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Product Creation and Destruction: Evidence and Price Implications

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  • Christian Broda
  • David E. Weinstein

Abstract

This paper describes the extent and cyclicality of product creation and destruction in a large sector of the U.S. economy and quantifies its implications for the measurement of consumer prices. We find four times more entry and exit in product markets than is typically found in labor markets because most product turnover happens within the boundaries of the firm. Net product creation is strongly pro-cyclical, but contrary to the behavior of labor flows, it is primarily driven by creation rather than destruction. High rates of innovation are also accompanied by substantial price volatility of products. These facts suggest that the CPI deviates from a true cost-of-living index in three important dimensions. The quality bias that arises as new goods replace outdated ones causes the CPI to overstate inflation by 0.8 percent per year; the cyclicality of the bias implies that business cycles are more volatile than indicated by official statistics; and finally, sampling error is sufficiently large that over the last 10 years policymakers could not statistically distinguish whether quarterly inflation was accelerating or decelerating 65 percent of the time.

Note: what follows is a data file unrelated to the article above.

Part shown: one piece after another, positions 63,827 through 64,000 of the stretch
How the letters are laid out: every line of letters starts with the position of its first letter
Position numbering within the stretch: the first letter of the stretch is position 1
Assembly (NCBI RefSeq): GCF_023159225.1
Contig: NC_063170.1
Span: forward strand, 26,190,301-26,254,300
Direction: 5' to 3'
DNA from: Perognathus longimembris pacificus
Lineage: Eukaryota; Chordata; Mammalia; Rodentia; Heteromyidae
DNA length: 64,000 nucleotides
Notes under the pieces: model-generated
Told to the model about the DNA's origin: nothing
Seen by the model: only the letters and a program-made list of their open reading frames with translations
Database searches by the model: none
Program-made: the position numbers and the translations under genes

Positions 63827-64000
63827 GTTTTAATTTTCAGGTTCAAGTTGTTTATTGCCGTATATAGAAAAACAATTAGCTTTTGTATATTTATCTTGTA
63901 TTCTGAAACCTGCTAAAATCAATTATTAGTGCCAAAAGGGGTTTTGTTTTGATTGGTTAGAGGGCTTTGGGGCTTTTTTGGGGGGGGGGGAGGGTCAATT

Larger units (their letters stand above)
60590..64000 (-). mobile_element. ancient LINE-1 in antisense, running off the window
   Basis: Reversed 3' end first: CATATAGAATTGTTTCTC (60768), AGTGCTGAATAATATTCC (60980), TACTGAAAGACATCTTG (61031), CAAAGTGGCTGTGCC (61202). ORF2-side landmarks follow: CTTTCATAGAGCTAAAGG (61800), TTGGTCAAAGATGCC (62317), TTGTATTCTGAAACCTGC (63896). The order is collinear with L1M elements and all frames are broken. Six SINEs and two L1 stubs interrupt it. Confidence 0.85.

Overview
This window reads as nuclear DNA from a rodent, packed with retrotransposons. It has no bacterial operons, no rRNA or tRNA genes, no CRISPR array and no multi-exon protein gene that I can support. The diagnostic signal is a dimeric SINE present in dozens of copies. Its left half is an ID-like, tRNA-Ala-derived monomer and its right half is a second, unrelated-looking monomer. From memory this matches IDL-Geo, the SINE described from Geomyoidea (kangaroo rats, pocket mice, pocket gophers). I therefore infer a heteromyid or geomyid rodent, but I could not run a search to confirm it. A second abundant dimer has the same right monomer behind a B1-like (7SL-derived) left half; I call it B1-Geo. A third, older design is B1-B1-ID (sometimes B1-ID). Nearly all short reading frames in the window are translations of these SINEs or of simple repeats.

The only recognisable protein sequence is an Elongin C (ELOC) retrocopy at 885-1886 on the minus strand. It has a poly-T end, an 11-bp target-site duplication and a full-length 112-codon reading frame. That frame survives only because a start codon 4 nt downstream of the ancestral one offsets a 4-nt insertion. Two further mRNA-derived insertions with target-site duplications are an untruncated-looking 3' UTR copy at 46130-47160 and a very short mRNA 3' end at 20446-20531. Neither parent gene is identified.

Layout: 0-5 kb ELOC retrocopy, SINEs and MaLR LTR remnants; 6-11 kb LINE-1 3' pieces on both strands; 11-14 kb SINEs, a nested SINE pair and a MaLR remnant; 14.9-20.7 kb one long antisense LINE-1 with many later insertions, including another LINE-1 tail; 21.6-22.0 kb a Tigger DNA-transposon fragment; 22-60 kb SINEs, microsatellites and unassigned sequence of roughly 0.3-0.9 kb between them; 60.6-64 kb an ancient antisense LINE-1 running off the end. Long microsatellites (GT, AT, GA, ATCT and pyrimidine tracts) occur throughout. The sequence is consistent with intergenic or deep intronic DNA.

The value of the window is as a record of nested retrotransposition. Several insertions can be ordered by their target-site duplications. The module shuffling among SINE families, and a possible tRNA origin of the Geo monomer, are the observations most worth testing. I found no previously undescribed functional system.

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Bibliographic Info

Paper provided by National Bureau of Economic Research, Inc in its series NBER Working Papers with number 13041.

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Date of creation: Apr 2007
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Publication status: published as Christian Broda & David E. Weinstein, 2010. "Product Creation and Destruction: Evidence and Price Implications," American Economic Review, American Economic Association, vol. 100(3), pages 691-723, June.
Handle: RePEc:nbr:nberwo:13041

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